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Journal of Cold War Studies 4.3 (2002) 3-4



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Special Issue

Italy and the Cold War
General Introduction

Leopoldo Nuti


In March 1998 the Center for American Studies in Rome, together with the Universities of Florence and Romà Tre organized an international conference on the fiftieth anniversary of the implementation of the Marshall Plan. The purpose of the conference was to reassess the evolution of U.S.- Italian relations during the Cold War, focusing on the political dimensions of the relationship but also delving into broader economic, cultural, and social topics. Participants were asked to investigate the impact and consequences of the sudden growth of U.S. influence in Italy in the aftermath of the Second World War, particularly after the inception of the Marshall Plan and the intensification of the Cold War.

The conference also intended to inject new life into a research field— U.S.-Italian relations during the Cold War—that has gone through different phases, and that, after a somewhat promising start in the late 1970s and early 1980s, has recently been somewhat neglected. Scholarly analyses of the topic have become more sporadic and have been carried out almost entirely by Italian or European historians, with only limited contributions from their American counterparts, despite the important role played by Italy in several critical stages of the Cold War. We hoped, therefore, that the conference would somehow rekindle interest in this subject among international historians. To take this a step further, we selected some of the conference papers for publication in the Journal of Cold War Studies. As one of the organizers of that meeting I want to express my deep gratitude—as well as that of my coorganizers, Daniele Fiorentino and Ennio Di Nolfo—to the journal's editor, Mark Kramer, for his willingness to cooperate and for his (and his staff's) patience while the contributors undertook the necessary revisions.

The papers presented at the conference encompassed a wide range of topics, ranging from the activities of "exiled" American filmmakers who came to [End Page 3] Italy during the McCarthy era to the growth of U.S. financial investment in Italy. For this special issue of the Journal of Cold War Studies we selected three papers from the "political" section of the conference. We supplemented these with Stephen Gundle's essay from the social-cultural panel to give a better flavor of the conference's overall approach.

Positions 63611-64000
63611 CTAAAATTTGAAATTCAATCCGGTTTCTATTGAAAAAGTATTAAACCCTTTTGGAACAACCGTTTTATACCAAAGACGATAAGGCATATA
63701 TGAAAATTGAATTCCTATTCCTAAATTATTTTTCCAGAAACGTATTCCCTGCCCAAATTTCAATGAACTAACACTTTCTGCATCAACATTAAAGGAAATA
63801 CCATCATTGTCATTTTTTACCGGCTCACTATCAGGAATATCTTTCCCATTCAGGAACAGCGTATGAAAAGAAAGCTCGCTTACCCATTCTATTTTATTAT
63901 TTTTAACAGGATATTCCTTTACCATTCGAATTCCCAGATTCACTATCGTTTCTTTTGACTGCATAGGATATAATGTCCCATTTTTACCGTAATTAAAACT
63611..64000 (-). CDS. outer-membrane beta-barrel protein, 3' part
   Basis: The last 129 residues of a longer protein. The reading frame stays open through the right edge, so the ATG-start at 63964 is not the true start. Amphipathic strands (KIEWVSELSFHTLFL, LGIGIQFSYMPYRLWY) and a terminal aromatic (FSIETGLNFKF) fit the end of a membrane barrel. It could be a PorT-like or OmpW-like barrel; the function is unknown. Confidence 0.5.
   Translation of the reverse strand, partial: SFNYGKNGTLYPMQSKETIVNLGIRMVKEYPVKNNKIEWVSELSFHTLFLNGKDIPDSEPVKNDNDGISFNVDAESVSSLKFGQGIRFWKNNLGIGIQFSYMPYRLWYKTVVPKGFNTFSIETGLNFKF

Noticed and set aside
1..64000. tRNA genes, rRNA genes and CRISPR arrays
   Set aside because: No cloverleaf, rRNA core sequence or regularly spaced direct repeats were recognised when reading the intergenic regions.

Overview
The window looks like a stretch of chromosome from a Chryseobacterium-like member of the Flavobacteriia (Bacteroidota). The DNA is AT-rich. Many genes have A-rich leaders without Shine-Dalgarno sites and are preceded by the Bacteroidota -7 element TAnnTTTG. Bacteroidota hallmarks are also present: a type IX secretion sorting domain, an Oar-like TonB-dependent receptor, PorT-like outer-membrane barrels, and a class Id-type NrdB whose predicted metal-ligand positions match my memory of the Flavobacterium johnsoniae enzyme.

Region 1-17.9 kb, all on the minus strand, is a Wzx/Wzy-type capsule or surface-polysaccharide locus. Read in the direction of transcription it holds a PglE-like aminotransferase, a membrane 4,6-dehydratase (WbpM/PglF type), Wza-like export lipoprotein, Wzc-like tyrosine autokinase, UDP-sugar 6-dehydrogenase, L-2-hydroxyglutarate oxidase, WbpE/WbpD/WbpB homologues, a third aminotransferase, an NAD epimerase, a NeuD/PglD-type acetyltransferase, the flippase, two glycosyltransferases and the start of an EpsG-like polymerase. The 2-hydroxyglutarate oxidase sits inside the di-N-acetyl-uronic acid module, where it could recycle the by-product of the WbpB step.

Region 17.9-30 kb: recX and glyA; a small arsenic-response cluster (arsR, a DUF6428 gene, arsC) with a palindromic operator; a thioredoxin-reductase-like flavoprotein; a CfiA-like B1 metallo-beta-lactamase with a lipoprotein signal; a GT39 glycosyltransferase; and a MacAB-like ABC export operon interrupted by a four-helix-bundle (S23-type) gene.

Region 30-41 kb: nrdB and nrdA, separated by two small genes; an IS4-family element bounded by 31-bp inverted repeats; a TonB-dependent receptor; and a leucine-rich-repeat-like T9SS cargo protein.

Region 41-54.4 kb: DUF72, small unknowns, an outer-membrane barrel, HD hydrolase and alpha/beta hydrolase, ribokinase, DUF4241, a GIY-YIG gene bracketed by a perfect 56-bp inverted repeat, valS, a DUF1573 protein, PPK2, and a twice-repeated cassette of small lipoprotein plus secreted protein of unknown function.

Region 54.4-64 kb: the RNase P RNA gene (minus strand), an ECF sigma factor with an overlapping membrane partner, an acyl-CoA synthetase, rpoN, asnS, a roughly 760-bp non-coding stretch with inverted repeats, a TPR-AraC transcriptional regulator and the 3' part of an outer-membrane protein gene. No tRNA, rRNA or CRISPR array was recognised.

Although the articles cover different periods and themes, they all stress the close interaction between the influence of U.S. initiatives and policies and the reactions they generated in the Italian polity and society. Far from being a passive recipient of U.S. proposals, the Italian government often solicited them and adopted only the elements that best suited the interests of Italian society. In this respect Gundle's essay underscores Italy's capacity to assimilate and reinterpret the influence of the models proposed by the United States—even when those models seemed to be extremely distant from the cultural discourse of the time. At the same time, the articles collectively portray the United States as a very peculiar hegemonic power, one that strove to assert its influence but achieved only limited results and was often incapable of restraining the initiatives of its ally.

All of the articles thus fit into the growing body of literature that stresses the complexity of the relationship between Western Europe and the United States in the post-1945 period. Even as scholars take advantage of the opening of the former East-bloc archives, they should not overlook the crucial sources that have recently become available in Western Europe, including Italy. Ideally, the articles in this special issue will prompt other researchers to explore some of the unresolved questions regarding the role of Western Europe in the Cold War.

 



Leopoldo Nuti is a professor of the history of international relations in the Department of Political Science at the Universita Romà Tre.

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